The Raspberry Pi 2 is the latest generation of the most famous low-cost circuit board computer. While the Raspberry Pi Foundation has actually made a few different variants to date, this one has been given a much bolder title because its upgrades are much more substantial.
There are no peripheral features added, no wads of integrated storage, nor any wireless capabilities. However, its power has increased, going from a single-core 700MHz CPU to a quad-core 900MHz one, and RAM has been upgraded to 1GB.
It seems that, given the Raspberry Pi Foundation’s aims, the timing of the Raspberry Pi 2 is probably linked to these components, allowing the second-generation model to sell for $35/£27, the same price as the older ‘model B’.
It’s largely a case of more power, same price.
If you’re not upgrading from the first-generation model, you might ask what you can do with a Raspberry Pi 2. We advise for now thinking of the circuit board computer as either an educational/coding tool or one to play around with the various Linux-based projects people have been working on for the past two years. There are loads around.
One of the key things to recognise about the Raspberry Pi 2 is that it’s mostly backwards compatible with the original’s software, even though their system architecture is somewhat different. A dev-side compatibility tweak is required for any bits of software designed as bootable – acting as their own front end – but most non-dormant projects are likely to get updated quickly.
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However, some of the other big talking points of the circuit board computer deserve to be viewed with some skepticism. The biggies are it running Android and that it will get free Windows 10.
First of all, there is no fully working build of Android for Raspberry Pi available at the time of writing. A few years ago a sort-of working Android 2.3 build was released, but since then development appears to have stalled. Raspberry Pi 2’s extra power may well see work on the Android project taken up once more, but there’s no guarantee.
Just as contentious is the suggestion that Raspberry Pi 2 gets Windows 10 for free. This is true, but in a limited sense. First, it is not available yet. The Windows developer previews currently available will not work on Raspberry Pi 2.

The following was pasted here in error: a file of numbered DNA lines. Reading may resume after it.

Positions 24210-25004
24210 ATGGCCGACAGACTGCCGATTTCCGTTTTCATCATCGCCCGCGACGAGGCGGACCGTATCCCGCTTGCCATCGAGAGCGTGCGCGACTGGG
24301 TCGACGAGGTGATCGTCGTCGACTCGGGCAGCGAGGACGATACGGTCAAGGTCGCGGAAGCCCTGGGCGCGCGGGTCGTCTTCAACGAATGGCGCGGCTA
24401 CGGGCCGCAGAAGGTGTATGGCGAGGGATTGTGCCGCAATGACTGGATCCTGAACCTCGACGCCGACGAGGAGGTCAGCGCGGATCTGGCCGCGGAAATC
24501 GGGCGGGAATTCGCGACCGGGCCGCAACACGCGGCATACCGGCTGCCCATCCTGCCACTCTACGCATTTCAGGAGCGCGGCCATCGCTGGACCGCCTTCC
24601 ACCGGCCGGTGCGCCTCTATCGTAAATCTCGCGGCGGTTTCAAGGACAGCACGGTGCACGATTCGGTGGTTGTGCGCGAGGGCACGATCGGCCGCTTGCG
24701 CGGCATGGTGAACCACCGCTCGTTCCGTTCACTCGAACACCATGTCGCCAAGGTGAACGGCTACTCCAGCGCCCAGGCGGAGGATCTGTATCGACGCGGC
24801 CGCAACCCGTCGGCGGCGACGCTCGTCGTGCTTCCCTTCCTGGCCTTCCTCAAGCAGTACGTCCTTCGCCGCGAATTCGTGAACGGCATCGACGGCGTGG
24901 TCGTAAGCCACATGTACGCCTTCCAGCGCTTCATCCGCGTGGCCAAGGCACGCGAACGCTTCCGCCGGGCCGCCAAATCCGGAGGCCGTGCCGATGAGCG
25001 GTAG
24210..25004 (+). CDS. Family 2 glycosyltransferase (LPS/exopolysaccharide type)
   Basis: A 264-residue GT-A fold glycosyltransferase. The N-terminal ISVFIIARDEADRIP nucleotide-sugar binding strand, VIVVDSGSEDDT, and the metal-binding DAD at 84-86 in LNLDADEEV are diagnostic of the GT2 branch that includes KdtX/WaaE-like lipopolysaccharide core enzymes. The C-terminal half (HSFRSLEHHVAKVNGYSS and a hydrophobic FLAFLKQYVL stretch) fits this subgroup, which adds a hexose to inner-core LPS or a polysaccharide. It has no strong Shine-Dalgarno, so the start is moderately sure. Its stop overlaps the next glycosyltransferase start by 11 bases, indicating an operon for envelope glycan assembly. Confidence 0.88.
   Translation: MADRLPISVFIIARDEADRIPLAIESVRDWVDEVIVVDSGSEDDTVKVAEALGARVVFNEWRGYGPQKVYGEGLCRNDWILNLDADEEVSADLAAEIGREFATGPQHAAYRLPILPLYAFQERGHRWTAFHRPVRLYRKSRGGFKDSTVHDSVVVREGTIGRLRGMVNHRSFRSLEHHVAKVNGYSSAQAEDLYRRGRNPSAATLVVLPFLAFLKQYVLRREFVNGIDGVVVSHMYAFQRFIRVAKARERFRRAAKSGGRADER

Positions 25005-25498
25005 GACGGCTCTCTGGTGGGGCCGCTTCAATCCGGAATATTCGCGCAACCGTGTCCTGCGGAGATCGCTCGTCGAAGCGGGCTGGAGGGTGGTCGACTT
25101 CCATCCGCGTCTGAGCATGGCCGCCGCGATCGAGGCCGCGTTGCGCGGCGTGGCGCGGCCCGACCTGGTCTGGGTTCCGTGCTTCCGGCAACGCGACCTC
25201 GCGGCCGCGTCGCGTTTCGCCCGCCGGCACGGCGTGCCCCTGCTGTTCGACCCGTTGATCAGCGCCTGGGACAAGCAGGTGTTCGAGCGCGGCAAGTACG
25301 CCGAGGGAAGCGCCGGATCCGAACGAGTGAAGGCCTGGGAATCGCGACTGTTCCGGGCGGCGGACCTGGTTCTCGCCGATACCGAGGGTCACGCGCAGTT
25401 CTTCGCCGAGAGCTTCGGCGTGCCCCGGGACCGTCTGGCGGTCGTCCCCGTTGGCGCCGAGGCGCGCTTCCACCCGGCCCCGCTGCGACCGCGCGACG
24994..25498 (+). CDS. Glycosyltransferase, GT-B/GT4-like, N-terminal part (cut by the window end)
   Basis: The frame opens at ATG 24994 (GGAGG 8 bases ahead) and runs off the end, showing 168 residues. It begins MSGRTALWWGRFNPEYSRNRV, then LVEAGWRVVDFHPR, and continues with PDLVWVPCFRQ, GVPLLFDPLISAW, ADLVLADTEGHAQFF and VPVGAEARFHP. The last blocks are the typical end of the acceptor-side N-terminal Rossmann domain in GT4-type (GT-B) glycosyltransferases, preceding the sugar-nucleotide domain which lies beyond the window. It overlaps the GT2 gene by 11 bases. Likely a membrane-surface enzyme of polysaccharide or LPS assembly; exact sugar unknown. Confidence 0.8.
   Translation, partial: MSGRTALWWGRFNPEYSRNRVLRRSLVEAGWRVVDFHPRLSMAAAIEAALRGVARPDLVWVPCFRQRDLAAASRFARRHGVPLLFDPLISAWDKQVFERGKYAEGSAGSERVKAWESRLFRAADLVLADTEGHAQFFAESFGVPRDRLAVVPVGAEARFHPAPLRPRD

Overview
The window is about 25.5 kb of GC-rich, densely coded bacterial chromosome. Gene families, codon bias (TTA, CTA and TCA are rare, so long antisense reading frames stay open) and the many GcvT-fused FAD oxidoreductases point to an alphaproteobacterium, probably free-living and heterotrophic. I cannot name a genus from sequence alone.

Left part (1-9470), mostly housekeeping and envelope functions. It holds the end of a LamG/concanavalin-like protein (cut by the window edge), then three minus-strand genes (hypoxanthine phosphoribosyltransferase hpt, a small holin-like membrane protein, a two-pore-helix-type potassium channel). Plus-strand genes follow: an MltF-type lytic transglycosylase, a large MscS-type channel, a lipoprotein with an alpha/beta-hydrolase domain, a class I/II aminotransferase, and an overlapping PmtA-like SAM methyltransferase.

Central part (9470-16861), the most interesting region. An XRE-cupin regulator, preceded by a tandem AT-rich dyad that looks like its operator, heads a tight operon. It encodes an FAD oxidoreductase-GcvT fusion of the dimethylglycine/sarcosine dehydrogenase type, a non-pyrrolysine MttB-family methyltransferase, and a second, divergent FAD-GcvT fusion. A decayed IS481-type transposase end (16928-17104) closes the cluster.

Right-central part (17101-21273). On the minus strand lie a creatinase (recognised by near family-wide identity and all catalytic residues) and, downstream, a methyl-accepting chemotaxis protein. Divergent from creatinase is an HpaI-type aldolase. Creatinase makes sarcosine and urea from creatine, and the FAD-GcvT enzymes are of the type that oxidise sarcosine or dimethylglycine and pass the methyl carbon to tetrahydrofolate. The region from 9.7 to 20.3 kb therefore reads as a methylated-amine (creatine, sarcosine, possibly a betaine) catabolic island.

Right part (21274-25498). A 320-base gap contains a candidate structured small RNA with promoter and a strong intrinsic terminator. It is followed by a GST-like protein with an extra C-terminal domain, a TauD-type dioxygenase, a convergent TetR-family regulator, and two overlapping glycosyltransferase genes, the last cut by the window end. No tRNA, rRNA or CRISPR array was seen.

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The version it will eventually get is part of Microsoft’s Internet of Things initiative, a special embedded version of Windows 10 designed to work on very low-power devices. It’s not intended to be a consumer-facing piece of software either, but something for developers to fiddle with in order to work out what the Internet of Things future is really going to look like.
In other words: manage your expectations. It’s not going to replace your desktop just yet.
However, if you’re looking to get into coding or want to make a little low-cost media box for your TV, stick around.
The Raspberry Pi 2 looks an awful lot like the B-plus variant of the first-generation Pi, to the extent that cases for that model will also fit the Pi 2. That’s handy, although with cases available online for a couple of pounds on eBay, it's not a big win.
It connections are the same too. There are four USB 2.0 ports, a 3.5mm audio output, HDMI port, Ethernet port and microSD card slot. The memory card is used to hold whatever OS you choose to install on the Raspberry Pi 2, as there’s no integrated storage. Note that it uses the micro size of card, not the full-side SD type used in other Raspberry Pi variants.
For those wanting to get more involved, there are CSI camera and DSI display connectors, as well as a bunch of GPIO pins that’ll come in handy for some of the coders among you. If that all sounds like nonsense, don’t worry: for the basics you can ignore the lot. They basically let you attach other components directly to the board, rather than using USB.
The Raspberry Pi 2 and its earlier relatives do not come with any form of power source either. However, it uses a 5V Micro USB cable, the same used by just about all Android phones.
Next we’ll look at exactly how powerful the Raspberry Pi is.
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